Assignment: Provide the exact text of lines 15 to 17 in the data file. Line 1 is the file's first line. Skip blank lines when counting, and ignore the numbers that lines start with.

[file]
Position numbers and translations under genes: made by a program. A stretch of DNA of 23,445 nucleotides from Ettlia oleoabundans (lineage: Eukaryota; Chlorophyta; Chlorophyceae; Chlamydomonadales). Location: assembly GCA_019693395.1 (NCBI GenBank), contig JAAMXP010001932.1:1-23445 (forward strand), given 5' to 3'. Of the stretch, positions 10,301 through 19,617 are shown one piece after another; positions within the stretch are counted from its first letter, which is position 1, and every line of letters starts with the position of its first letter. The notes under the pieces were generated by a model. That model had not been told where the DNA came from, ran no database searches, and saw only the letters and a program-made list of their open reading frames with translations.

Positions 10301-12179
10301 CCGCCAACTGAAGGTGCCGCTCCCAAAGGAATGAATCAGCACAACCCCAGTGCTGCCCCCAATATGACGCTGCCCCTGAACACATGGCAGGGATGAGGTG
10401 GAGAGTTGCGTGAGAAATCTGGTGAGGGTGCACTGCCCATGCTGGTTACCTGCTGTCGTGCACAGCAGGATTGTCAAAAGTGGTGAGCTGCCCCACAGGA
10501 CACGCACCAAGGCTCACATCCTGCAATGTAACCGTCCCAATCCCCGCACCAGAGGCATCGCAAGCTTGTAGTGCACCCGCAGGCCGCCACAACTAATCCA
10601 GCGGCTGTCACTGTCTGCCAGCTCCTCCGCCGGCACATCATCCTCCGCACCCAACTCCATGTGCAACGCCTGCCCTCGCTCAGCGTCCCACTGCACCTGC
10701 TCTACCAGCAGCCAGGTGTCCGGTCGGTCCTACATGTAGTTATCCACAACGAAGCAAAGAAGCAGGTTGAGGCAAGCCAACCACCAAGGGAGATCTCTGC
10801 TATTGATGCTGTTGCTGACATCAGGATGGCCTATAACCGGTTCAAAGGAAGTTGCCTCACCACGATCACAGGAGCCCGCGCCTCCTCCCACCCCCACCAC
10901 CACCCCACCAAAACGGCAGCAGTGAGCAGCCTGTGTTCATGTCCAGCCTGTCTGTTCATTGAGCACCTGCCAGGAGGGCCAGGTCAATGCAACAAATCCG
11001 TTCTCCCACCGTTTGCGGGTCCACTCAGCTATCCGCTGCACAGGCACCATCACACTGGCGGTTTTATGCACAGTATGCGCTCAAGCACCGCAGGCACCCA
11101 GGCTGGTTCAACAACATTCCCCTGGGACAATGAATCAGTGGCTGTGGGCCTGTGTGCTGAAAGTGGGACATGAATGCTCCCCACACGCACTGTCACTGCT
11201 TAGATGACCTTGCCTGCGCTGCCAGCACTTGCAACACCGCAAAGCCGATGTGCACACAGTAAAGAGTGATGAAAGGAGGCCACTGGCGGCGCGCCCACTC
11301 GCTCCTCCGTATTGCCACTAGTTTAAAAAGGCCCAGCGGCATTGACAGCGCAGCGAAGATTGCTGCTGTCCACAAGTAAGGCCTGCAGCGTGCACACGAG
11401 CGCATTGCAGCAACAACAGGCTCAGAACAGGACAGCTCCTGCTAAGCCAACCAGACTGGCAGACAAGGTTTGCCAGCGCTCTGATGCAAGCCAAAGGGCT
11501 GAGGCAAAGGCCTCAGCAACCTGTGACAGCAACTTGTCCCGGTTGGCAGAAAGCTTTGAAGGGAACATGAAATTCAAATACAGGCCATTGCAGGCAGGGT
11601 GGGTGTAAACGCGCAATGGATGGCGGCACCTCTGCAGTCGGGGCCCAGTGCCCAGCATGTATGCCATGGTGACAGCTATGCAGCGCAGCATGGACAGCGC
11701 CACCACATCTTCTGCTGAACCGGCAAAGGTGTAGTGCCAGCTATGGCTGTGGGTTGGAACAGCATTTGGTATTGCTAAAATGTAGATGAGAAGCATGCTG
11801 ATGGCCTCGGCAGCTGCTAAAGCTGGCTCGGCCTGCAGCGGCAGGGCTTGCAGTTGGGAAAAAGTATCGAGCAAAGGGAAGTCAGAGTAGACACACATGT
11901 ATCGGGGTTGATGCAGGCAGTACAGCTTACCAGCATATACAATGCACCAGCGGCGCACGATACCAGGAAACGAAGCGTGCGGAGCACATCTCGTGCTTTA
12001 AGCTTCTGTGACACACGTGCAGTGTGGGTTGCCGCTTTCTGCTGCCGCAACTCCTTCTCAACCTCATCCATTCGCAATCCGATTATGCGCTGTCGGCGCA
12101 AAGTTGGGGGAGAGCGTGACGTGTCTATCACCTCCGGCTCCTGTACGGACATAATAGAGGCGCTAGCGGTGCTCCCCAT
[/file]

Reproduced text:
11501 GAGGCAAAGGCCTCAGCAACCTGTGACAGCAACTTGTCCCGGTTGGCAGAAAGCTTTGAAGGGAACATGAAATTCAAATACAGGCCATTGCAGGCAGGGT
11601 GGGTGTAAACGCGCAATGGATGGCGGCACCTCTGCAGTCGGGGCCCAGTGCCCAGCATGTATGCCATGGTGACAGCTATGCAGCGCAGCATGGACAGCGC
11701 CACCACATCTTCTGCTGAACCGGCAAAGGTGTAGTGCCAGCTATGGCTGTGGGTTGGAACAGCATTTGGTATTGCTAAAATGTAGATGAGAAGCATGCTG